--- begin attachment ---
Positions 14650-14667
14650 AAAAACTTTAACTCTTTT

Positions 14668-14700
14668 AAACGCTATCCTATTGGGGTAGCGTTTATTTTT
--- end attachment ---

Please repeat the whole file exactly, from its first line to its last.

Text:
Positions 14650-14667
14650 AAAAACTTTAACTCTTTT

Positions 14668-14700
14668 AAACGCTATCCTATTGGGGTAGCGTTTATTTTT